Being yourself on a date is a good thing, but you might do well to not reveal as much as Mr Bradley Cooper and Ms Jennifer Lawrence do in this café scene from Silver Linings Playbook

Make tailoring your friend. Ditch anything loose, oversized, baggy, sloppy, avuncular and/or daddish. Wear items that encourage confident, upright deportment. Keep tones dark and sober. Maintain a palette of muted, classy colours: navy, petrol blue, black, white, grey, and so on. If you go for jeans, opt for indigo blue, with a selvedge, and fitted as if for an urban rodeo. Footwear? Proper bench-made shoes, please. Never opt for sneakers on a date. She'll think you are one of those unemployed sorts with a PlayStation problem.

Best to lie up when asked your age but to dress seven to 10 years younger. If you are, say, 45, think 37 with your cut of trouser. If you are wearing a suit, lay off the pinstripes. This is a date, remember, not a sales pitch. (And, while we're at it, your mobile phone number handwritten on a napkin - replete with playful message - is much sexier than proffering a business card detailing your direct line at the office.)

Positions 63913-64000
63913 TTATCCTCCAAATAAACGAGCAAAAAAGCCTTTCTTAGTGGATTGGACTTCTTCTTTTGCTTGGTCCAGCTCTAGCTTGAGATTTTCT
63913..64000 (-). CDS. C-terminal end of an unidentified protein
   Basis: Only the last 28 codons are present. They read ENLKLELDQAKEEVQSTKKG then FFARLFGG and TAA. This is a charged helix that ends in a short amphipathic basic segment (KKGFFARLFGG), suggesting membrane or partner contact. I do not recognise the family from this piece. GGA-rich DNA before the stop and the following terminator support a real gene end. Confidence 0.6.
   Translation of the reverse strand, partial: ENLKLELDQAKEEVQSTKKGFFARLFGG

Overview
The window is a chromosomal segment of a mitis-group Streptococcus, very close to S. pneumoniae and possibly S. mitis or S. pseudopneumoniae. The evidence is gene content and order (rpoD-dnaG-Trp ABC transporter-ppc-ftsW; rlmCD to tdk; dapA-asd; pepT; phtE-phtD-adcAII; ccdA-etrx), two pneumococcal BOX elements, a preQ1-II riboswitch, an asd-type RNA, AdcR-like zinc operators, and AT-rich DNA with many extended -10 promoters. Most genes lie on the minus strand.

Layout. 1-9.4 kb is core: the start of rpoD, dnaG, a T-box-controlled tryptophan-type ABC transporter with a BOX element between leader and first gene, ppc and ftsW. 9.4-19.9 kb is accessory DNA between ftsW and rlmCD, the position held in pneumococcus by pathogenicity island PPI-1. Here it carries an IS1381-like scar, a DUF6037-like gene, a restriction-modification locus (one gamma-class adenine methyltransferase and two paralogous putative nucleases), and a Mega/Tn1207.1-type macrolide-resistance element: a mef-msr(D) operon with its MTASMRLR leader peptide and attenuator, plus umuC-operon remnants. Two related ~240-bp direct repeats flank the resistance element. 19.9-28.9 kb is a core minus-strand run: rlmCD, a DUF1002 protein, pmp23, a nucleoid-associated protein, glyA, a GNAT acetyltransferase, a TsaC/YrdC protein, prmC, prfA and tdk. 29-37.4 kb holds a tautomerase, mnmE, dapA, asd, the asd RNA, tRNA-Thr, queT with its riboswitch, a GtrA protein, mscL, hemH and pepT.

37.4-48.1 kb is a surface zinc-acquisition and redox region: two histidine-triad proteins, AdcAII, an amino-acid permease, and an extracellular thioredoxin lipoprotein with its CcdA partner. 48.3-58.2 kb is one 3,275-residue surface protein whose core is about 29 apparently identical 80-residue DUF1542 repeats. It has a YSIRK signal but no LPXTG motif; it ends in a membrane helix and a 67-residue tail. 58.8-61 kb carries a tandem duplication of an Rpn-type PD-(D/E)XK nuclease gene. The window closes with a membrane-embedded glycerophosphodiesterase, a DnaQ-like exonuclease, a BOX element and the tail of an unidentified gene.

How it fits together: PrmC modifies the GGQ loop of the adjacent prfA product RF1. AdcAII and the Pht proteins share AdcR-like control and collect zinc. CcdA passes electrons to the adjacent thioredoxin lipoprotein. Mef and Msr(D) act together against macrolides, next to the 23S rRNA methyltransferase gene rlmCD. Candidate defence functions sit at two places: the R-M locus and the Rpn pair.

Just before you leave the house, look at yourself in a full-length mirror and cast a cruelly critical eye over your ensemble and ask yourself: if you walked into a bar and bumped into you, would you like to take you home? If the answer is anything as positive as "maybe", then you are ready to hail a cab.

A single man's clothes are not just for dressing - they are a visual CV that alludes to bank balance, taste, career choice, worldliness and confidence